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Old 06-21-2010, 08:10 AM Thermo1223 is offline  
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Jehannum
 
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Originally Posted by Thermo1223 View Post
I was waiting for an update since my wife & I were looking at tiles this weekend. My downstairs is a slab with old, nasty carpet(ick) and it does get really humid down there. No water as far as I can tell but it seems tile is the only way to go.

The issue is I am not sure what to do with our foyer/front door & the steps leading up to the downstairs. Should I use the same tile, should I even use the same tile in both rooms above that & the hallway.

I've ruled out wood because of the moisture, it just wouldn't work. I'm taking 65% humidity easily when it rains a bit. I already have a dehumidifier pulling it out.

If the rooms are separated by a hallway/stairwell, you don't have to go with the same tile. I'm doing that with my dining room and kitchen because they're separated by basically nothing (a 12" threshold), and the linoleum in the kitchen is shit.

IIRC, this tile was somewhere around $1.20/sq. ft. I've had it in my closet for 3 years (it was a gift for my first wedding anniversary, and we just passed 4 years).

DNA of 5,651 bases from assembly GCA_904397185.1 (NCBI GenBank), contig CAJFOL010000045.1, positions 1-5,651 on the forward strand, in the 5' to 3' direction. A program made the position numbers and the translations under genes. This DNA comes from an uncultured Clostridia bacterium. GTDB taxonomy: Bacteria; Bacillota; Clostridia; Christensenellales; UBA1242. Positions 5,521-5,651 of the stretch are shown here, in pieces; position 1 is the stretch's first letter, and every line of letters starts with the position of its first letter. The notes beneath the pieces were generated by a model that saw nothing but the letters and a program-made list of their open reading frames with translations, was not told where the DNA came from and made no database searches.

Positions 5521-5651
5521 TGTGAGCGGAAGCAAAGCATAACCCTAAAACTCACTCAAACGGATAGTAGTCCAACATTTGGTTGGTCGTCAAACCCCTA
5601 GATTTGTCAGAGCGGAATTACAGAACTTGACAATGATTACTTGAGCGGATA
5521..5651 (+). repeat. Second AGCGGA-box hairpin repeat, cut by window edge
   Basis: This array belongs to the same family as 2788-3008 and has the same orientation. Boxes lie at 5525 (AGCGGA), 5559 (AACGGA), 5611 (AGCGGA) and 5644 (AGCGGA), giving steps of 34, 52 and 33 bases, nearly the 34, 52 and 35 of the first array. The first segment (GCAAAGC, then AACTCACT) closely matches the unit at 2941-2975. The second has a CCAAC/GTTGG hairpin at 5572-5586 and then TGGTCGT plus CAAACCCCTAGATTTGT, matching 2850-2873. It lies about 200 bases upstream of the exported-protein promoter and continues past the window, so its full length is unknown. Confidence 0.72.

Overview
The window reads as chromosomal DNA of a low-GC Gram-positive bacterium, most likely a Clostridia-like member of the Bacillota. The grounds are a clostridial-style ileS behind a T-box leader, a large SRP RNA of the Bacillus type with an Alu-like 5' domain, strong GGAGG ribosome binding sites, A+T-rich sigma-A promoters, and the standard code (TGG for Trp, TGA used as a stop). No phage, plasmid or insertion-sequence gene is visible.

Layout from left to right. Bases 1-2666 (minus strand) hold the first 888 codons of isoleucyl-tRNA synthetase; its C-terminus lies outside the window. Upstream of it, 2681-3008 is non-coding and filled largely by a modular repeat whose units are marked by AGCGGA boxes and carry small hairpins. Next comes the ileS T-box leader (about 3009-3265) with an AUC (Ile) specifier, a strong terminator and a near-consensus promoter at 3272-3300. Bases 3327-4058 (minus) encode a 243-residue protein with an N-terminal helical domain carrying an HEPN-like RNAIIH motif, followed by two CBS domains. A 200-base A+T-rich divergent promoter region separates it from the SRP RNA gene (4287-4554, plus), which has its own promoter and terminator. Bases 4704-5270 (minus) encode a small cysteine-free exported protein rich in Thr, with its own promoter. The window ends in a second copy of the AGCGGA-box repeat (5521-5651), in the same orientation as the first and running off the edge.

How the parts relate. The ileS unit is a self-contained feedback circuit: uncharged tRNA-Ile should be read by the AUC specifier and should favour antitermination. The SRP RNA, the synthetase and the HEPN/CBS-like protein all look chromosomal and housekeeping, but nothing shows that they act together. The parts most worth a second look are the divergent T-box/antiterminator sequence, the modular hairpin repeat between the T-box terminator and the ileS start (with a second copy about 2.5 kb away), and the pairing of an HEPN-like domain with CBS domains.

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Your powers are useless! I'm wearing my tin foil underwear!

1992 300ZX: Not stock, 433 RWHP
1971 240Z: Toyota front brakes, 123 RWHP
1967 Pontiac GTO: not stock.
Old 06-21-2010, 09:02 AM Jehannum is offline  
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topcat989
 
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Quote:
Originally Posted by Jehannum View Post
After a couple weeks of fucking around with the transmission in my car, I got back to the project.

On the transition from dining room to kitchen, the subfloor changes from ply/particle board to tongue in groove subflooring. I still have to lay four tiles over that, but I'm waiting for the concrete I floated there to dry.

My more attractive helper cleaning the initial gout haze off the tiles


Now I just need to go get a cheese cloth and finish it up:


Any recommendations on grout sealer? I've got some shit I bought several years ago at "World of Tile" called "premium grout sealer", but if there's something better, let me know.

I'm not as versed on sealers as I once was because I don't use them anymore. I use epoxy grout, which doesn't need sealing. With that in mind:

The TileLab grout/stone sealer from home depot is a good basic sealer for grout. If you want to go higher then 511 impregnator by Miracle sealants is an upgrade. Either should work fine. Take a look and read on them while you're there, they usually have them all in the same spot. Just don't get that stupid sealer in a spray can that you spray all over the tile.